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Premature miracles

Premature miracles – Live Great – Great Eastern Life

There is nothing quite like welcoming a new life in your very own hands. Months of expectation culminate in this moment of joy. This miracle of life.

But what happens when the miracle comes too early?
Dr Steven Ng, paediatrician and neonatologist from Gleneagles Hospital shares his expertise in this delicate issue.

Why was the baby premature? Was it the parent’s fault?
Babies are born prematurely for a variety of reasons. Sometimes it is due to multiple births such as twins or triplets, and sometimes it is due to congenital abnormalities. Other times, it is due to maternal factors. Mothers may have something called ‘cervical incompetence’, where the cervix dilates before the baby is due, or infections which cause the womb to start contracting prematurely. Whatever the cause may be, it is not anyone’s “fault”, but a situation to be managed.

What are the chances that a second baby will be premature if the first birth was?
That depends on the factors leading to the first premature birth. Very often, there are no obvious reasons for the baby to be born prematurely.

Are there ways to prevent premature birth?
If the reason for it is cervical incompetence, then an obstetrician can put in a suture around the cervix to prevent it from dilating prematurely. Medication can be given to stop premature contractions, though this is not always successful. As a precaution, steroids are also routinely administered to moms at risk especially before 34 weeks of gestation. This is to ensure that the baby’s lungs are mature enough to function outside the womb in the event of a premature delivery.

What are the common health complications with premature babies?
Premature babies may encounter a multitude of health problems affecting the major organs of the body like the lungs, heart, gut, liver, brain, eyes, ears and nervous system. In general, the more premature the baby, the greater the likelihood and severity of health problems – some of which can be life threatening.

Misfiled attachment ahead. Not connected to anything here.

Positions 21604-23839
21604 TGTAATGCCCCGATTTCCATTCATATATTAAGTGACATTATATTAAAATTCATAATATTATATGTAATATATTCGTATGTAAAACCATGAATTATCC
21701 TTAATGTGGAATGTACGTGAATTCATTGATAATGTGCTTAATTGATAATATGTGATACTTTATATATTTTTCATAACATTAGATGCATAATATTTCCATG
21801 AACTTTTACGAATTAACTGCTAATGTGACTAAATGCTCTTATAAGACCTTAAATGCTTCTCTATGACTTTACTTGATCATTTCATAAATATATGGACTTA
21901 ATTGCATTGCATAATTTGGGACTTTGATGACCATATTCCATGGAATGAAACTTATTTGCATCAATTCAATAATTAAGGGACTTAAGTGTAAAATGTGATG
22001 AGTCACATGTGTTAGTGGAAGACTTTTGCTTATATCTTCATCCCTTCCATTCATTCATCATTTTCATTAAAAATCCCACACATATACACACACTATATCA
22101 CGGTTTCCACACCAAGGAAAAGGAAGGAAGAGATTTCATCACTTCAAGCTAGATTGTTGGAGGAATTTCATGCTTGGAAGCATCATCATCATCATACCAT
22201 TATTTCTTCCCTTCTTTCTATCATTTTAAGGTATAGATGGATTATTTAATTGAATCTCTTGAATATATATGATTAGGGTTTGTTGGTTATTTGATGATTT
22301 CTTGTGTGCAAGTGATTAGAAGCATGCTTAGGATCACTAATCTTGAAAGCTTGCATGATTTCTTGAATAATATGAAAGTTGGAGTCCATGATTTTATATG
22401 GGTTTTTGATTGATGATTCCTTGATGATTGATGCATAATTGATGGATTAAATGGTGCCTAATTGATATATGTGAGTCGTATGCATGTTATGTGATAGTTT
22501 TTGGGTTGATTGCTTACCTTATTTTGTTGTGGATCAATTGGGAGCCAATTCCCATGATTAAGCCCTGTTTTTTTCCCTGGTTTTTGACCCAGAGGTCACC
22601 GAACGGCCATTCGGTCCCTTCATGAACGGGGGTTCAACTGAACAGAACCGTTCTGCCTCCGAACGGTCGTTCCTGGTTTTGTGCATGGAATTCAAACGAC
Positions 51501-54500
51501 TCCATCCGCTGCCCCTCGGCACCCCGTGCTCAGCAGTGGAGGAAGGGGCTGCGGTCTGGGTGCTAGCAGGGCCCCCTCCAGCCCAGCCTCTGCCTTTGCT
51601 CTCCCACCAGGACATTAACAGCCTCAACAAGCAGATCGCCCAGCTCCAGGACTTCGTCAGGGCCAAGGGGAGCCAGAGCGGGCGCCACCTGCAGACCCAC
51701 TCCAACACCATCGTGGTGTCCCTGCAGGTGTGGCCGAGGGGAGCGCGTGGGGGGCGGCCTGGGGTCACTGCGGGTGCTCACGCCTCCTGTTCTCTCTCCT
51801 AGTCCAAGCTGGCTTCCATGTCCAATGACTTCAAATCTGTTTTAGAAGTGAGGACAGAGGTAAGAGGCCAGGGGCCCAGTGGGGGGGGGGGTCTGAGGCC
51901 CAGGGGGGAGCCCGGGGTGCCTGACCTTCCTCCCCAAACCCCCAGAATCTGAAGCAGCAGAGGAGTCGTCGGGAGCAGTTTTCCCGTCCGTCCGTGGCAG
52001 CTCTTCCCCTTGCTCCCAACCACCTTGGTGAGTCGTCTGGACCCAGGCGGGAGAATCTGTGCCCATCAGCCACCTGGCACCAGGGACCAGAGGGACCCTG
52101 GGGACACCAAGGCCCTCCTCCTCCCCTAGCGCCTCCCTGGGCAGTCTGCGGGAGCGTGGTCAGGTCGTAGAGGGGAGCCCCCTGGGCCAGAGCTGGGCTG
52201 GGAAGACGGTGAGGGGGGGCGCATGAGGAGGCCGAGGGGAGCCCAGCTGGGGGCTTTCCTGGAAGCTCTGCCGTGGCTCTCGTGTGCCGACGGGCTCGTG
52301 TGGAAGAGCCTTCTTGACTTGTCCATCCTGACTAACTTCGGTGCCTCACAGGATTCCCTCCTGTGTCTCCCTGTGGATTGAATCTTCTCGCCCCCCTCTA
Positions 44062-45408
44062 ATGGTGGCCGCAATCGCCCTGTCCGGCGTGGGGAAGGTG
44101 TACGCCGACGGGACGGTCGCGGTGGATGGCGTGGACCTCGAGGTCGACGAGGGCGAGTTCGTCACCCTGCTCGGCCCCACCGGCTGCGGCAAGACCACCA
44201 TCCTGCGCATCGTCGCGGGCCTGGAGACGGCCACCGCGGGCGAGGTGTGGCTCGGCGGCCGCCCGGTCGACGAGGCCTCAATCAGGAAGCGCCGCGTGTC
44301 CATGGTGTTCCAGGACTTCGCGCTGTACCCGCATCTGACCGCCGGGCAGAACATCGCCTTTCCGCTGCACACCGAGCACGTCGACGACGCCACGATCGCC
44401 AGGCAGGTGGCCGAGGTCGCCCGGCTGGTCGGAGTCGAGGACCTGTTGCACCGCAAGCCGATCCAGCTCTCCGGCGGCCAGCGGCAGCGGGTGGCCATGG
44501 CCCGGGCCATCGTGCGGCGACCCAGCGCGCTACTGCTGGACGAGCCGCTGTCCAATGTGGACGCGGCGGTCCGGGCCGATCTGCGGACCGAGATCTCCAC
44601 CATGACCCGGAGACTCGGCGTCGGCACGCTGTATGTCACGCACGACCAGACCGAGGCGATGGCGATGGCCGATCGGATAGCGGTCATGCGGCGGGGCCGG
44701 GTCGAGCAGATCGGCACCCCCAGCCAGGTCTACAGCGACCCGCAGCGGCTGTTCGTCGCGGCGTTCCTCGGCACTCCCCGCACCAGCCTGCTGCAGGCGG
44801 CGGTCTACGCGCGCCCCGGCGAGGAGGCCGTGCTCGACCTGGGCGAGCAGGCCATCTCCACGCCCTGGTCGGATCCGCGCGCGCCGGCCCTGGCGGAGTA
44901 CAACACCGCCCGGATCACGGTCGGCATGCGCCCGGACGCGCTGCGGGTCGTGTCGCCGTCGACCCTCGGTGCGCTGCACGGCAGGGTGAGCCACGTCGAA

How early is too early for survival outside the womb, and what happens then?
In general, any baby more than 25 weeks of gestation would have a fairly good rate of survival with today’s advancements in neonatal medicine.  For cases less than 25 weeks, the neonatologist would normally discuss at length with the parents on potential complications and high mortality rate.

How long will a premature baby usually have to stay in the hospital?
Again, this is dependent on how premature the baby is. Typically, the baby can only be discharged if he is able to breathe on his own without support, bottle feed without the need for oxygen, attains at least the corrected age of 35 to 36 weeks of gestation, and a weight of at least 1.8 to 2kg.

Will the mother be able to hold and nurse a premature baby?Once the baby’s condition is stable, most neonatal units strongly encourage "touch time" and baby massage by the mother. If feeding is possible, fortified expressed breast milk would be given. Once the baby is much older and able to co-ordinate the process of suck-swallow-breathe, then direct breastfeeding and skin-to-skin contact is ideal.

After baby is finally discharged from the hospital, are there any special follow up checks required?
Initially, there will be weekly medical check-ups and blood tests, which taper off to monthly visits until the baby is deemed to be thriving well. There will also be eye and hearing tests, as well as multivitamins and iron supplements for baby to take.

Publication of article by courtesy of Dr Steven Ng, a paediatrician and neonatologist from Gleneagles Hospital

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